The study -- conducted by scientists at the University of Texas at Austin, the University of Pennsylvania and Michigan State University -- found high school girls, more than boys, look to their close friends when they make decisions such as whether to take math courses and what math classes to take.
Researchers questioned 6,547 high-school girls and boys who had a variety of relationships with peers and tracked the math courses they took. The researchers found all teenage girls, as well as boys with close friends and other peers who made good grades, took more higher-level math than other teenagers. But the connection between those relationships and the math classes was stronger for girls than for boys.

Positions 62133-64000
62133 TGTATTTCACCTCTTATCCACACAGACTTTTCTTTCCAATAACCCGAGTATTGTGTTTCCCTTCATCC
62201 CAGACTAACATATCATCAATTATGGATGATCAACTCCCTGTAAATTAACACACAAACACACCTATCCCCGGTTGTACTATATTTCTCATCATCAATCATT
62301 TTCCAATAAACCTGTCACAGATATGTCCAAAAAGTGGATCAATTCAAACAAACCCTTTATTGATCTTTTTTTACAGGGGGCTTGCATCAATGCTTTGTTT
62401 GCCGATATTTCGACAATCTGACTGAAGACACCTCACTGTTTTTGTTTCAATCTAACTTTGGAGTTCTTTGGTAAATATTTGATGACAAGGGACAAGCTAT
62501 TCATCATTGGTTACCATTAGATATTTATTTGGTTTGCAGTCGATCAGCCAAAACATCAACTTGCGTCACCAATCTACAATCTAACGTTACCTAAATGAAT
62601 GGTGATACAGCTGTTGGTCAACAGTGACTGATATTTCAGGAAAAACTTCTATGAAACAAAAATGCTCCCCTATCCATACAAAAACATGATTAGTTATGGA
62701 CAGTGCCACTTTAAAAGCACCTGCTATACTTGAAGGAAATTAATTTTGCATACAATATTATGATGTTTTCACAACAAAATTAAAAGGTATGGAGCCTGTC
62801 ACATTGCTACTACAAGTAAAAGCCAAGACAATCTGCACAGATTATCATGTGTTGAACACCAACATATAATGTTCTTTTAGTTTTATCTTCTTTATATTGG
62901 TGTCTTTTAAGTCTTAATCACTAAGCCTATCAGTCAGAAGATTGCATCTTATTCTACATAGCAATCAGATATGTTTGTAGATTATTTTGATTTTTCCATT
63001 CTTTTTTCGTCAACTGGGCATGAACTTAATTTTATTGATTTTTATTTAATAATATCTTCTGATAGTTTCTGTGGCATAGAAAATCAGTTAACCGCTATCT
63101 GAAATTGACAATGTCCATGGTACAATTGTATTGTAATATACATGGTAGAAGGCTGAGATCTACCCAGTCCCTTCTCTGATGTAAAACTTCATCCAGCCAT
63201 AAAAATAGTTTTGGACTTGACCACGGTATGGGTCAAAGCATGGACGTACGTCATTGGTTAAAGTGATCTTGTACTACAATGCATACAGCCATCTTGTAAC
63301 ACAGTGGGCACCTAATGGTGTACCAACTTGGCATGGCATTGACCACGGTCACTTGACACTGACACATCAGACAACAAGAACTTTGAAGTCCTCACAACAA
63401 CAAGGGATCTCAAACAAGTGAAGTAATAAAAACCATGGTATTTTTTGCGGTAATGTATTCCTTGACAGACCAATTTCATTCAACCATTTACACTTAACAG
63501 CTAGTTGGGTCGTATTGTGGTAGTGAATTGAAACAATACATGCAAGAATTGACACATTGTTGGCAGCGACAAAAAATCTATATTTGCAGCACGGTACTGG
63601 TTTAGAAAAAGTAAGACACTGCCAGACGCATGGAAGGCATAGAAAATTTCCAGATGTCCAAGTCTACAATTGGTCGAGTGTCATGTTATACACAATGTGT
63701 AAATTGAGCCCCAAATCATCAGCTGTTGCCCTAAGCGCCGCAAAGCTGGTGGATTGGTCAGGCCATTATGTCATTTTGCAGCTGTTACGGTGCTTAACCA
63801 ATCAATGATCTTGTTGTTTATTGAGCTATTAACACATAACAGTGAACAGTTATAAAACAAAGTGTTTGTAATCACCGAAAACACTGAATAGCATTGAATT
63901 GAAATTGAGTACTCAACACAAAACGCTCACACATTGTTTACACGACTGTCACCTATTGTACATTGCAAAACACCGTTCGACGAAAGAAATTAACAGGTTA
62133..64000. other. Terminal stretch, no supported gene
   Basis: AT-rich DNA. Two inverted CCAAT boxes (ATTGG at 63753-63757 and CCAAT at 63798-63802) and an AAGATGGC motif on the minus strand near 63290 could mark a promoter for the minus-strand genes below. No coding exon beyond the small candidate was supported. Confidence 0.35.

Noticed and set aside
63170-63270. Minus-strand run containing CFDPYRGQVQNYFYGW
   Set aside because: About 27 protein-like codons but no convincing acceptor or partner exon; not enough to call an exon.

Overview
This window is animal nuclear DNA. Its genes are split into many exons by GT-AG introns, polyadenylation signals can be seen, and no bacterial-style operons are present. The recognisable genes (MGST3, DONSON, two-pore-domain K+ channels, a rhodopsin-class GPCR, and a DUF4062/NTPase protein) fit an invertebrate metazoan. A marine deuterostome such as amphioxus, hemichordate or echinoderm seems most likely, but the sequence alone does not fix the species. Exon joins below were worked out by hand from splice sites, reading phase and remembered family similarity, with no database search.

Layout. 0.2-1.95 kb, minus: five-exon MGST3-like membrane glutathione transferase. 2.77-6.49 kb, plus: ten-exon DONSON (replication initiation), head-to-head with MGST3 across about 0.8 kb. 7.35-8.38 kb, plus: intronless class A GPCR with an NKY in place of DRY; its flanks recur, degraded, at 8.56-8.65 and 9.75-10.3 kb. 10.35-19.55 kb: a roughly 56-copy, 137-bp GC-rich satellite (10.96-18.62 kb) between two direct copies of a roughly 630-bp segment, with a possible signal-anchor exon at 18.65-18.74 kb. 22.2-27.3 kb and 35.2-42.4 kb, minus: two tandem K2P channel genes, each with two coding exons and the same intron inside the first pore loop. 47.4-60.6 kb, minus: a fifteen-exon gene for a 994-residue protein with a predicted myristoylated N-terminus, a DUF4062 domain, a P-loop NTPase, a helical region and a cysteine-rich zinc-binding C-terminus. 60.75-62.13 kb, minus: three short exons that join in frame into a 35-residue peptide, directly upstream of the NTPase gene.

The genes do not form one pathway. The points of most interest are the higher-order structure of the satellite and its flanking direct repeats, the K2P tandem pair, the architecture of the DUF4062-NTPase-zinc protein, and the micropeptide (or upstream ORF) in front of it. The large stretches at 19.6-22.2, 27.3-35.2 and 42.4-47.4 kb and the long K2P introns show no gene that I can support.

In the end, the researchers found social factors meant more for girls than for boys in decisions about math coursework, especially when enrollment in math classes was optional and when girls were doing well in school.
The findings appear in the journal Child Development.
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